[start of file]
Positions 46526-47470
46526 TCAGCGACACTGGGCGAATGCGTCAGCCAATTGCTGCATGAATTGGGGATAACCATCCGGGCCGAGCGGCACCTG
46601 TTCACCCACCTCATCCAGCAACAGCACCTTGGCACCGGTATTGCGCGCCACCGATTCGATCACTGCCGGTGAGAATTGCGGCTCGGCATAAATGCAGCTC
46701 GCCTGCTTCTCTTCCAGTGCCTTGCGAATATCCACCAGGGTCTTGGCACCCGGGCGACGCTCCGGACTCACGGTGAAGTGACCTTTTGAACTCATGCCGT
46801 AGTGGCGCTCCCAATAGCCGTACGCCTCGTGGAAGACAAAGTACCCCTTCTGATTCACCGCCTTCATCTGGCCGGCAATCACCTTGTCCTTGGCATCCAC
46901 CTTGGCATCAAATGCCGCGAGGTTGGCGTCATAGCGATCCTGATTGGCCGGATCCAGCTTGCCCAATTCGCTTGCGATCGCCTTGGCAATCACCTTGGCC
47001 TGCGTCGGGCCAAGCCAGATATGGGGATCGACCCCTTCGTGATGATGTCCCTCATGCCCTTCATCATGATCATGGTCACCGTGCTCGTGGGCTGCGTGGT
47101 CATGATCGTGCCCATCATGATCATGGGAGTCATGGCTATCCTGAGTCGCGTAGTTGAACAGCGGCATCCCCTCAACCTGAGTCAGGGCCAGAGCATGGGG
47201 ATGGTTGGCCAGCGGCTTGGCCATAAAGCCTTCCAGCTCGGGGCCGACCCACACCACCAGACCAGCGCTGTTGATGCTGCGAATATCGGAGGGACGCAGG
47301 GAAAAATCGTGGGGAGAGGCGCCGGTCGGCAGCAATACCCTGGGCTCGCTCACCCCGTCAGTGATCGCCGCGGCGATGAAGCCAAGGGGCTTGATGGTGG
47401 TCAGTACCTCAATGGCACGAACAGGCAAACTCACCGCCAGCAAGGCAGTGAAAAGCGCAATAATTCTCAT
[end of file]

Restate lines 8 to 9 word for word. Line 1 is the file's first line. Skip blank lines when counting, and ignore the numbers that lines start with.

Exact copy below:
47101 CATGATCGTGCCCATCATGATCATGGGAGTCATGGCTATCCTGAGTCGCGTAGTTGAACAGCGGCATCCCCTCAACCTGAGTCAGGGCCAGAGCATGGGG
47201 ATGGTTGGCCAGCGGCTTGGCCATAAAGCCTTCCAGCTCGGGGCCGACCCACACCACCAGACCAGCGCTGTTGATGCTGCGAATATCGGAGGGACGCAGG